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JackinElgin
11-01-2009, 07:17 AM
Theoretically Speaking…
I’m reading a lot of posts over in the “Ask the Agent” and “Ask the Editor” sections about the horrors of not having agent and how hard it is to be taken seriously. Really depressing stuff, especially if you’re having trouble finding an agent, like me.
Theoretically Speaking- couldn’t I just make up an agent? Now instead of spending my time productively by writing, spending time with my wife, or digging a hole to china I’ve been brainstorming a concept… whacha think:
1. Think of a good agent name. I’m thinking “Adam Nordstrom” from “Miller and Nordstrom Literary Associates LLC”
2. Print up stationary. I’ve been looking at the quality of some of the rejection letters I’ve gotten and this wouldn’t be very hard at all. In fact, since I own a lazer printer (yes with a damn Z, get off me!) my faux stationary would actually exceed some of the stuff I’ve been getting.
3. Establish a P.O. Box in NYC. Again, not hard.
4. Forward the NYC mail to my house in OK. Because thats where I live, silly!
5. Get a NYC phone number. People are going to want to call Adam Nordstrom, power agent that he is. Gotta be ready damn it!
6. Forward the NYC calls to my phone. Adam’s too busy to be bothered with phone calls, him living in my imagination and all. Looks like I’ll be taking his calls, pretending to be him, of course.
7. Get listed in the “Writers Market.” How much could this possibly cost? Miller and Nordstrom is a “respectable” agency! Its listed!
8. Build a website. Real agents have websites. Probably the most time consuming part, but considering some of the gems I’ve seen online it wouldn’t have to be a masterpiece of HTML. However it would have to be a fully functional site with submission guidelines and everything.
9. Reject all of YOUR submissions. Chances are, getting my faux agency in “Writers Market” and building a website would get me a number of submissions by aspiring authors (like me!) “Thank you for sending us this Material. We’re sorry, but it doesn’t meet our present needs. Sincerely, Miller and Norstrom Literary Associates LLC” Some of you will come here and post on AW, “submitted to Miller and Nordstrom and got rejected.” While I hate deceiving you, “real” agents reject people and this would only bolster my fake agency’s credibility. “I wish you the best of luck in your publishing endeavors.”
10. Submit my M.S. to people through “Miller and Nordstrom” I’m getting really good at sending stuff through the USPS. The only difference would my Query letters would say Miller and Nordstrom” on them. I know, I know I’d be sending out of OK. How do I plan to rectify this? I don’t. Chances are whoever gets my submissions won’t bother checking the postmark and just send their replies to my NYC P.O. Box.
11. Get an offer. My writing rocks, this is the easiest part! Now I wouldn’t be able to do a lot of intense negotiating of my offer, seeing as my agent doesn’t exist. I’d pretty much take the first offer they threw out, but a bad offer is sometimes better than no offer, Right?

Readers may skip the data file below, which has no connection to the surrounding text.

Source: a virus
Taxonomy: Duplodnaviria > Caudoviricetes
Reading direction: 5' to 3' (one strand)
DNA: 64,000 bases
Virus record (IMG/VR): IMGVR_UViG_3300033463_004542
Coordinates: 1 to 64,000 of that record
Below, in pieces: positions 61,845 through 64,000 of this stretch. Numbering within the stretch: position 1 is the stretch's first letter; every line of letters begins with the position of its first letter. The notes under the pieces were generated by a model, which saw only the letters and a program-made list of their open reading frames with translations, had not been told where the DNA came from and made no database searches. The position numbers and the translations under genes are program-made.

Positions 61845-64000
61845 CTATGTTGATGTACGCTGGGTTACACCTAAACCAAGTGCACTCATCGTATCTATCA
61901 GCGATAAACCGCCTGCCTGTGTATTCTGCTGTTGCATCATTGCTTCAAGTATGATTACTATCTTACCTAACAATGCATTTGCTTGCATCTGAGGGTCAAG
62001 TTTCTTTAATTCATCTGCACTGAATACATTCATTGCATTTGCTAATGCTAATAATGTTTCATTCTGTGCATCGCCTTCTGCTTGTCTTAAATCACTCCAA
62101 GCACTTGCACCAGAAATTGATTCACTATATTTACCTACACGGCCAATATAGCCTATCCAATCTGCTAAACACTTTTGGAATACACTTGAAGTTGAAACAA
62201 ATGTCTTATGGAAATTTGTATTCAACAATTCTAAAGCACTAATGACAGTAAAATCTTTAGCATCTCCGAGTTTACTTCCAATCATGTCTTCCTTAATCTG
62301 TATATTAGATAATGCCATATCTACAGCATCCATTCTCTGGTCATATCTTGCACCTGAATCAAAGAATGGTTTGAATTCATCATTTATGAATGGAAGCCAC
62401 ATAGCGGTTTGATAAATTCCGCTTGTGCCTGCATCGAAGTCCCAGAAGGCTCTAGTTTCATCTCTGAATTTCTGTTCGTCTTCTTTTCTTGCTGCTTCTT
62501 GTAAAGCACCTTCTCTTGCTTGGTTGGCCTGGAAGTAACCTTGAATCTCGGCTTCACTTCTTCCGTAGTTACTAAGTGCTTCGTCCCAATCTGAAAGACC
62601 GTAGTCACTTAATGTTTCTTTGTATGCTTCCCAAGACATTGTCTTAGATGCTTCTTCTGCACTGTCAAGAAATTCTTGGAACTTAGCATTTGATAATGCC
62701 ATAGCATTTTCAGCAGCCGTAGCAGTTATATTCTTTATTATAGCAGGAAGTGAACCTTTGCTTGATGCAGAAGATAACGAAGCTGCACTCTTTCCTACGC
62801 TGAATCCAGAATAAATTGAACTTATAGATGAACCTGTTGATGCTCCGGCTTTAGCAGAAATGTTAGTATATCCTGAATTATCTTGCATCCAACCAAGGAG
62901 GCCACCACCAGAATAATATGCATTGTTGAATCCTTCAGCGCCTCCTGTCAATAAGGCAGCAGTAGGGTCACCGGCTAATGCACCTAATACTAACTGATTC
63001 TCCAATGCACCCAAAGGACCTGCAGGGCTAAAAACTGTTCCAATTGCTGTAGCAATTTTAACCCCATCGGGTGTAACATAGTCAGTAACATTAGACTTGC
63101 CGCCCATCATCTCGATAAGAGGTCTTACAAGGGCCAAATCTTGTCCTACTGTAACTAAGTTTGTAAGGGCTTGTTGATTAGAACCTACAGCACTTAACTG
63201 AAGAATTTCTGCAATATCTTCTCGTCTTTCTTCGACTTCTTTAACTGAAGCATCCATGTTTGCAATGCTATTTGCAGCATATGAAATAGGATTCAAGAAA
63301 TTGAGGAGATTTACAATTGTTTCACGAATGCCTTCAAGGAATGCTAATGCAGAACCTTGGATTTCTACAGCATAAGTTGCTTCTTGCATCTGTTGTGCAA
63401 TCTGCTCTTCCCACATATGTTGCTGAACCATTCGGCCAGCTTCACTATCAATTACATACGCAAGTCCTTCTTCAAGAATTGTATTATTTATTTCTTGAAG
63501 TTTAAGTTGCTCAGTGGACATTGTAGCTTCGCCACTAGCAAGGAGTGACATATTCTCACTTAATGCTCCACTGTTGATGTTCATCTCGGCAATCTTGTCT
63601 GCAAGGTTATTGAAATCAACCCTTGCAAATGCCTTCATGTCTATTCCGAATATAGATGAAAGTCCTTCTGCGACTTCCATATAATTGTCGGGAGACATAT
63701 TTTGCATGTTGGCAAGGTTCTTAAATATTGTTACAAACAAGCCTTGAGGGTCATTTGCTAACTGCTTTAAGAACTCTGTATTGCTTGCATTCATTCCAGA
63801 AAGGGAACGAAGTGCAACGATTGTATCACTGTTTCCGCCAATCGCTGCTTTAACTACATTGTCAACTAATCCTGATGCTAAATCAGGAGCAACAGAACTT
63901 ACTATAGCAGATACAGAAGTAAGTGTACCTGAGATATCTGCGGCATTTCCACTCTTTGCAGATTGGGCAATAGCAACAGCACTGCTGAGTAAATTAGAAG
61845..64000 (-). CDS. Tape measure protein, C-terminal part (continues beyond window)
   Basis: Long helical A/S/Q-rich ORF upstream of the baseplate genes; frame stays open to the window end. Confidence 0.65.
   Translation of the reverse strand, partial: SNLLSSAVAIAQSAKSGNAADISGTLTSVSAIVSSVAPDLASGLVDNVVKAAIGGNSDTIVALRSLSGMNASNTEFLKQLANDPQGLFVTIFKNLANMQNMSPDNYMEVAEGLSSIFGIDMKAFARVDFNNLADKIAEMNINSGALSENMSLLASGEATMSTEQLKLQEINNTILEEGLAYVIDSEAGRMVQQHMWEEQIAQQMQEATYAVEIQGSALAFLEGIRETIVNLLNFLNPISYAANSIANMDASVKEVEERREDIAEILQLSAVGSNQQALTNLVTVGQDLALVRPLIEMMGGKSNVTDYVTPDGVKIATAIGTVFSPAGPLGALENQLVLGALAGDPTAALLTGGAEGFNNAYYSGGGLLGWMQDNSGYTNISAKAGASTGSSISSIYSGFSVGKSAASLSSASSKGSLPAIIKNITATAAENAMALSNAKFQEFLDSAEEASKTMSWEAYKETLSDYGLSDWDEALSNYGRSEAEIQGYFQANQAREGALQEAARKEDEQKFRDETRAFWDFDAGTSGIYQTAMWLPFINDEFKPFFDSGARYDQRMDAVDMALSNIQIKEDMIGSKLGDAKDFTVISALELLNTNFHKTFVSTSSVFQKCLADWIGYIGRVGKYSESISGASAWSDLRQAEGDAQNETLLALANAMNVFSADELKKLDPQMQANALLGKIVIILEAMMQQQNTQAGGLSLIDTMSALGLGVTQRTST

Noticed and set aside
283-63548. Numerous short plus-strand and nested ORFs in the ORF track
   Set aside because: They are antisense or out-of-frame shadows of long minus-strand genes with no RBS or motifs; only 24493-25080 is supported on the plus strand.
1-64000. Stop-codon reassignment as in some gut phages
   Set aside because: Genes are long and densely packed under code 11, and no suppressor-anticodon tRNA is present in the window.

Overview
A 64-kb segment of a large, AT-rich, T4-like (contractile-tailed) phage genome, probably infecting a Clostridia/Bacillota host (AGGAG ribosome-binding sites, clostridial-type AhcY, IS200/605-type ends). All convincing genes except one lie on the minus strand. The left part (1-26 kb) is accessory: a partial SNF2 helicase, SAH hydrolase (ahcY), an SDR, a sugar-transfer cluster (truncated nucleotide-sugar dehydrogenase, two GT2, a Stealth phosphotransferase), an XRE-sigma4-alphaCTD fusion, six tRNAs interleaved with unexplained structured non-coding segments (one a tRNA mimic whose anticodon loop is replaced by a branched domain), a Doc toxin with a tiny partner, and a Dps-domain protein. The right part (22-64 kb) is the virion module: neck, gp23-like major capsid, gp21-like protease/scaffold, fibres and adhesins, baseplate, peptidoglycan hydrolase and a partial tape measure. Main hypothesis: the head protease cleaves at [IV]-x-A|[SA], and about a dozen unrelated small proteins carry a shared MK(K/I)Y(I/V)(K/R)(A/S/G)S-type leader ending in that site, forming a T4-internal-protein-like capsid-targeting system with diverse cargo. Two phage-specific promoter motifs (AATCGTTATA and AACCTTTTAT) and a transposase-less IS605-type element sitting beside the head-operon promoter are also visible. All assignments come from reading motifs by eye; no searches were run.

12. Kill my agent. The day I go into “Big Time Publishing House, INC.” to sign my contract they might ask, “Where is your agent, author?” and I’ll just be forced to break the news to him that Adam Nordstrom and everyone who worked over at his agency went white water rafting in Colorado for the weekend and got themselves killed trying to take a class 5 rapid. Adam died as he lived, pushing it to the limit. He will be sorely missed. But Adam would want me to sign my contract and get published without him. He would want me to move on with my life! I will donate his 15% commision to a worthy cause (my bills)
13. Be published. I’m not a published author, but I can only imagine that this is pretty awesome.
14. Get a real agent. I’m a published author now! I need real representation!

SO there you go…. Whatcha think?

Gravity
11-01-2009, 07:31 AM
I hope this is a joke, because if you pull this, you'll get your ass handed to you. You might as well give up writing then and take up origami, because once word gets out this was you yanking a publisher's chain, you're done. Not just done with that publisher, done in the industry. Publishing is very small fraternity, and this will haunt you forever.

JackinElgin
11-01-2009, 07:40 AM
I hope this is a joke, because if you pull this, you'll get your ass handed to you. You might as well give up writing then and take up origami, because once word gets out this was you yanking a publisher's chain, you're done. Not just done with that publisher, done in the industry. Publishing is very small fraternity, and this will haunt you forever.

Aw shucks you mean people would be sore about mail fraud, and larceny? You're serious?

I mean I thought could just gloss over the state and federal tax implications of setting up a fake/real bussiness Really?

But I've already bought a suit and a grey wig with mustache to wear in case I had to go to a meeting. You mean to tell me I'm going to have to go back to the costume shop and return this stuff? Dang... these things worked so well in tootsie and mrs. doughtfire.

I've been recently informed that this would have been posted in the "office party" section. Could a mod move it there?

Bartholomew
11-01-2009, 07:41 AM
As humorous as that is, I imagine you'd very quickly get involved in some nasty litigation.

sydney
11-01-2009, 07:48 AM
Obviously it's a joke lol
I had a good chuckle :D

Bartholomew
11-01-2009, 08:24 AM
Obviously it's a joke lol
I had a good chuckle :D

It's actually making me wonder why an author couldn't represent himself with the same skill as an agent, aside from the lack of networking.

It was pretty funny, though.

Cyia
11-01-2009, 08:35 AM
It's actually making me wonder why an author couldn't represent himself with the same skill as an agent, aside from the lack of networking.

It was pretty funny, though.

Because this happens so often that editors know the signs of a writer "representing" himself. They don't like it, they don't appreciate the attempted deception, and they pass the word to others. There was a blog post about this last month; if I remember which editor, I'll come back and link it.